(a) Among the enumerated powers of the City of Augusta in its charter (Ga. L. 1922, pp. 537, 545), is the power "To establish, open, widen, extend, grade, improve, construct, maintain, light, sprinkle and clean public highways, streets, alleys, boulevards and parkways, and to alter or close the same; to establish and maintain parks, playgrounds and other public grounds . . ." (Italics ours.) While the charter uses the term parkway and the term park, it defines neither. Under such circumstances the words should be construed according to their common and approved usage. "Park" and "parkway" are not synonymous. While each may include certain common features of ornamentation or recreation, the respective definitions of the two words as a whole are clearly distinguishable. Kupelian v. Andrews, 233 N.Y. 278 (135 N. E. 502). "A parkway, as we ordinarily observe it, includes a comparatively narrow strip of land, lying within the borders, and a part of a single street, withdrawn from travel and ordinary street uses and devoted to ornamental purposes and perhaps in a small degree to those of rest and recreation. It is defined in the Century Dictionary as 'A street of special width which is given a parklike appearance by planting its sides or centers or both with grass, shade trees and flowers. It is intended for recreation and for street purposes. In short, a parkway is essentially a boulevard giving to the term its modern meaning.' Webster's definition of a parkway is 'A broad thoroughfare beautified with trees and turf.' " Kupelian v. Andrews, supra. In other words, a parkway may be merely an ornamental part of a street, or an ornamented street may be considered a parkway. Under these definitions and the evidence in the case, the jury, who actually also viewed the scene, were authorized to find that the locus quo of the plaintiff's injury, the walkway in the center of the ornamented portion of the street, was a part of the public street. Nothing to the contrary is held in Stubbs v. City of Macon, 78 Ga. App. 237 (50 S. E. 2d, 866). That case was here on exception to a ruling on demurrer; and while the construction of the street and pathway in that case was quite similar to the one in the present case, it was alleged in the petition, and was necessarily taken to be true, that the area in question "was operated by the defendant as a city park."
(b) The plaintiff testified that the limb which fell upon her head was approximately four and a half inches in diameter and seven feet long, and that when it struck her it was so dead or rotten that it broke in two, and that apparently it had been dead for several months. The jury viewed the scene, and while they did not see the limb itself, they presumably saw the tree and the place on the tree from which the limb fell.
" 'If a municipal corporation has not been negligent in constructing or repairing the same, it is not liable for injuries resulting from defects in its streets when it has no actual notice thereof, or such defect has [not] existed for a sufficient length of time for notice to be inferred.' Code, 69-303. The 'defects in its streets' for which a municipal corporation may be held liable under the provisions of this Code section have been held to include objects adjacent to, and suspended over, the municipality's streets and sidewalks, the presence of which renders the use of these thoroughfares more hazardous. Higginbotham v. City of Rome, 24 Ga. App. 286 (100 S. E. 720); City of Macon v. Stevens, 42 Ga. App. 419 (156 S. E. 718); Parker v. Mayor &c. of Macon, 39 Ga. 725 (99 Am. D. 486); Hammock v. City Council of Augusta, 83 Ga. App. 217 (63 S. E. 2d, 290). 'Questions of negligence and diligence are generally for determination by the jury; and where a suit is brought against a municipality, as in the instant case, for injuries . . . alleged to have been brought about by the existence of an obstruction in a public street of the municipality which was not shown to have been placed there by the city, the issue of whether or not, where no actual notice of the obstruction is shown, it had existed for a sufficient length of time to charge the city with negligence in failing to discover and remove the same should be generally left to the determination of the jury.' City of Barnesville v. Sappington, 58 Ga. App. 27, 29 (197 S. E. 342); City of Rome v. Brinkley, 54 Ga. App. 391 (2) (187 S. E. 911); City of Dalton v. Joyce, 70 Ga. App. 557 (29 S. E. 2d, 112); City of Rome v. Hanson, 58 Ga. App. 617 (1) (199 S. E. 329). While it is true that a city would not be liable for the existence of a latent defect not discoverable by the exercise of ordinary care, it is the well-established general rule that whether the defect was such as the municipality should have discovered the same in the exercise of ordinary care in keeping the streets and sidewalks in a reasonably safe condition is a question for the jury. City of Rome v. Hanson, supra." City of Bainbridge v. Cox, 83 Ga. App. 453 (64 S. E. 2d, 192).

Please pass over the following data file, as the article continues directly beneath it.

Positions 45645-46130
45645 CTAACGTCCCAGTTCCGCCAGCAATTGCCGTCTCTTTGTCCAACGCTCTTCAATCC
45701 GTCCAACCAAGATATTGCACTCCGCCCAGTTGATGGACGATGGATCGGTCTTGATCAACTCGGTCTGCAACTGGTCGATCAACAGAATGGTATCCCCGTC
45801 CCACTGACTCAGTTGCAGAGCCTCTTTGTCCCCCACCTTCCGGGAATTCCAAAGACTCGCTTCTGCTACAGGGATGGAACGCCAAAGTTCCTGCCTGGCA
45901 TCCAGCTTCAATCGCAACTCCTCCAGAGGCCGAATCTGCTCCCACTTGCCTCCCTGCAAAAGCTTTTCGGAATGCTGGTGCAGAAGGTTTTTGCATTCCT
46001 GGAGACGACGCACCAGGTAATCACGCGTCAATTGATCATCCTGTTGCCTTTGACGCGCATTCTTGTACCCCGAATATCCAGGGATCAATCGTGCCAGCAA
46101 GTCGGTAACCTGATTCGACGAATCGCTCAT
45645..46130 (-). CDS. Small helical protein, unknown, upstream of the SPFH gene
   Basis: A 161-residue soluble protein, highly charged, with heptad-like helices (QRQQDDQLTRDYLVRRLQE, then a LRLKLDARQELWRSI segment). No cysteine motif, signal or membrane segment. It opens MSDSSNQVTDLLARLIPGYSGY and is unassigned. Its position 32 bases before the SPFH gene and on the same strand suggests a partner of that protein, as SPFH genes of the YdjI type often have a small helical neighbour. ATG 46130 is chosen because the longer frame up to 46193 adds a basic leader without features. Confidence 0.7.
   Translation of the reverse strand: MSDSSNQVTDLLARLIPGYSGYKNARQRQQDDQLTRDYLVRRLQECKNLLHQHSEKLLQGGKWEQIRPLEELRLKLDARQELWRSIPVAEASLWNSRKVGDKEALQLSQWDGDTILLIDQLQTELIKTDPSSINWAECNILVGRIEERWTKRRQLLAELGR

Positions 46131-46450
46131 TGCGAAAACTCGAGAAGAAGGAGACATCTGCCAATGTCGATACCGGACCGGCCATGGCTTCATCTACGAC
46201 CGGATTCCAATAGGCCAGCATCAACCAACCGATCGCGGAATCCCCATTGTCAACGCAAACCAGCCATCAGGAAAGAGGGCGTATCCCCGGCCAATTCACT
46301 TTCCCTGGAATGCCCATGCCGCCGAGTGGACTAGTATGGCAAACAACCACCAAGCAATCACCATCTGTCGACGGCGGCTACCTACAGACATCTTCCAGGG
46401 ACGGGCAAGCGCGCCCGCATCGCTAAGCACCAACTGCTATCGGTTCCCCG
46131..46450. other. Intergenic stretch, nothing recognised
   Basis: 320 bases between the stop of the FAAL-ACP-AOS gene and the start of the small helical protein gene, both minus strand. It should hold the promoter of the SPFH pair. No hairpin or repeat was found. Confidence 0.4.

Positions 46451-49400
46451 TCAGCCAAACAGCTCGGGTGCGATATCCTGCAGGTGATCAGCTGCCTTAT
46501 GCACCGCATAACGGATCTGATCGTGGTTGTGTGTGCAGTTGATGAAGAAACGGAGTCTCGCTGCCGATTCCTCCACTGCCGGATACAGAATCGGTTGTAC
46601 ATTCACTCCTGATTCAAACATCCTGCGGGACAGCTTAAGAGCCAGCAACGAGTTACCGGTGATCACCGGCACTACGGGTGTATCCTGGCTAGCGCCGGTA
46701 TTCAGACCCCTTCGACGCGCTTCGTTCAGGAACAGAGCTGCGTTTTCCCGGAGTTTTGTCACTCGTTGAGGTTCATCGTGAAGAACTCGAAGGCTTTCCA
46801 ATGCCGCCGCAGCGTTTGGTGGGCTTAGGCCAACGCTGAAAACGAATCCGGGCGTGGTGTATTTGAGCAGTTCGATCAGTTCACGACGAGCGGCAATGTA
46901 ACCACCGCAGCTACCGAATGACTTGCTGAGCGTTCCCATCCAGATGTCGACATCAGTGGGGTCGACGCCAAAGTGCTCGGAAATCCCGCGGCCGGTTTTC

Under the foregoing rules of law and the evidence in the case, the jury were authorized to find that the limb was of a size, in such a state of decay, and being in that state of decay must have existed for such a length of time, that the city, in the exercise of ordinary care, could have discovered and removed the decayed limb. It follows, therefore, that the evidence authorized the verdict, and there being no merit in any of the special grounds, as indicated in the foregoing divisions of this opinion, the trial court did not err in overruling the motion for a new trial.
Judgment affirmed. Gardner, P. J., and Townsend, J., concur.
Peebles & Burnside, contra.
Congdon, Harper & Leonard, for plaintiff in error.
DECIDED MARCH 7, 1952.
Saturday May 23 04:38 EDT